“It was from a group of investors concerned about contributions to one entity known as the Heartless Institute. What do you know about them?”

Rupert downed his single malt in one gulp and gasped for breath. “Never heard of them.”

Copyright ©2013 Bixogen, Inc. All rights reserved. Used by permission.
No part of this work may be reproduced or transmitted in any form or by any process without prior written permission. Continue reading

Episode 23: What’s In a Name?

Rupert Madasheck was not the only CEO in the club’s cherrywood paneled room that day.  Gazing up into the distance at the crystal chandeliers, he eased himself into an overstuffed chair next to fellow CEO Gjioughneh Kqueuerillieux.  As he glanced around the room at the executives lounging at the Jonathan Club, Rupert asked Gjioughneh how things were going.

“Terrible,” Gjioughneh said.  “We were just informed that the PMA for our OctoPlex gel was rejected.”  Gjioughneh stared down at his folded hands and sighed.  “I just don’t understand it.  You can’t ask for better clinical trial outcomes.   It’s been on the market outside the US for a decade.  The manufacturing profile is top notch.  What else do they want?”  His fingers gnarled around each other in a knot.

“What exactly does this, um, this Octomom do?” Rupert asked.

“OctoPlex, not Octomom,” Gjioughneh said without looking up.  “It lessens the pain from failed surgery, particularly botched jobs to relieve Restless Third Leg Syndrome.”

“Oh, yes,” said Rupert.  “The syndrome that’s not just for congressmen anymore.  There’s surgery for that?”

“As a last resort,” Gjioughneh said.  “The drugs available for it just can’t stop all the scandals, so people need to take drastic surgical measures.  But surgery has a lot of problems and high chance of lifelong pain.  Too bad there’s a political angle.”

At the word ‘political,’ Rupert hunched his shoulders as if leaning into a rainstorm.   He remembered the never-ending stream of politicians sending lewd photos of themselves to would-be mistresses.  “Don’t tell me Congress wants your gel all to themselves.”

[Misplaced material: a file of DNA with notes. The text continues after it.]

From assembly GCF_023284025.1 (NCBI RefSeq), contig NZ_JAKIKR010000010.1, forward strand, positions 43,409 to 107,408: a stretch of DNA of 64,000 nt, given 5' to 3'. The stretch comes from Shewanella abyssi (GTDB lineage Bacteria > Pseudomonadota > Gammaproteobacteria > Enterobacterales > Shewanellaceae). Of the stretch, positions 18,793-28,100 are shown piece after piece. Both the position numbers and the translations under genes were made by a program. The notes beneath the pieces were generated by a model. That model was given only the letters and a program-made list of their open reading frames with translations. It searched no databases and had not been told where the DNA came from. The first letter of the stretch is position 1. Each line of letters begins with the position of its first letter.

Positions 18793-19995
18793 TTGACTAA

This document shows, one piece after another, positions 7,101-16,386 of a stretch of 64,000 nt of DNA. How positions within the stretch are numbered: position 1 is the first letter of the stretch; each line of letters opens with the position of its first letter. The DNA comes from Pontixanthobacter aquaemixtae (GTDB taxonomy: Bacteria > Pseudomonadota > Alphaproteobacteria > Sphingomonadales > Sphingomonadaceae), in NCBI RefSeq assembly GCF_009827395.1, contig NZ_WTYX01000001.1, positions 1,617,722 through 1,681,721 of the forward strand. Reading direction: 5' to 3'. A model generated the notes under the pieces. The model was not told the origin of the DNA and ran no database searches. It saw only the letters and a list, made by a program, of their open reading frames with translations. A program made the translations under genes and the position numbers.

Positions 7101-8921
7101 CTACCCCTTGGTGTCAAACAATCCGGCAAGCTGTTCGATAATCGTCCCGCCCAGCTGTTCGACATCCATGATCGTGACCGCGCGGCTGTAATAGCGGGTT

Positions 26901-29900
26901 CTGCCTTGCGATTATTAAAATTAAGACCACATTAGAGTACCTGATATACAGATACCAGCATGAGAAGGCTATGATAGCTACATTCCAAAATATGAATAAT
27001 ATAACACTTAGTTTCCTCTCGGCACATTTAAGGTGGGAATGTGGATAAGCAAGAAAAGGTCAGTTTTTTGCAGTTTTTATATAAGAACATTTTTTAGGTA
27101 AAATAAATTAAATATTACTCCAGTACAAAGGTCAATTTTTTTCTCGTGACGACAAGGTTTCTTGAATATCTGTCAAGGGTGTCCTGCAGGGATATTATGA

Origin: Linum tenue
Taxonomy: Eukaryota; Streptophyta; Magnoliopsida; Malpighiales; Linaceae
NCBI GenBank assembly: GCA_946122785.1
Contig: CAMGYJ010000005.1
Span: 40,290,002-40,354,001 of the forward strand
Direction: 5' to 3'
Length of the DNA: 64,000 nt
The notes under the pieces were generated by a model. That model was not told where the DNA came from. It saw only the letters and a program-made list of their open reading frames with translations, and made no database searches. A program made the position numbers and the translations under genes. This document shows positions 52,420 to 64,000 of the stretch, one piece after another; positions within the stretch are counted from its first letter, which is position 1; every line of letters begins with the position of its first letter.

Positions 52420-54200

“No, it’s worse.  Congress wants to save money by cutting funding to the FDA.  So they are retaliating to make the House of Reprehensibles feel the pain.  We really believe the rejection is bull,” Gjioughneh said. “I’ve decided we’ll file a petition for reconsideration.”

Rupert looked up with a startled expression.  “You could do that?  Won’t it just annoy them?”

“We’re going with the ‘creates jobs in the US’ angle.  Once we get approval we can put a dent in the unemployment rate.”  Gjioughneh’s eyes glazed suddenly in rapt attention and he pulled out his vibrating YouPhone.  After fumbling for a second, he held it to his ear and said, “Gjioughneh here.”

Knowing that cell phone use is frowned upon at the Jonathan Club, Rupert looked away and twiddled his thumbs patiently while Gjioughneh listened to his call.  Should he edge away and leave Gjioughneh in peace?  Should he pull his own phone out for a quick game of Sudoku while pretending to work?  Would Gjioughneh be escorted to the floor with the phone booths?  Before Rupert could decide, Gjioughneh put the phone down.

“Rupert, I want to get out of this business,” Gjioughneh said.  “Turns out the FDA denial was based on the fact that no one at FDA could figure out how to pronounce the name of our company.”

Rupert’s eyebrows shot up.  “They couldn’t pronounce ‘FzGnque’ so they rejected Octomom?  I can’t believe that.”

“OctoPlex.”  Gjioughneh shook his head sadly.  “You’re close.  It’s pronounced ‘FzGnque.’  But it’s true.  They were too embarrassed to contact us.”  He frowned and looked around the room.  “We can change our name to FrzeuQ if they want.  And who are they to complain anyway?” he added.  “Is it ‘FDA’ or the FDA?”

Yes, this story was inspired by an actual news article.  Brownie points for finding the original source! –      The BixoBrat

Copyright ©2013 Bixogen, Inc. All rights reserved. Used by permission.  No part of this work may be reproduced or transmitted in any form or by any process without prior written permission.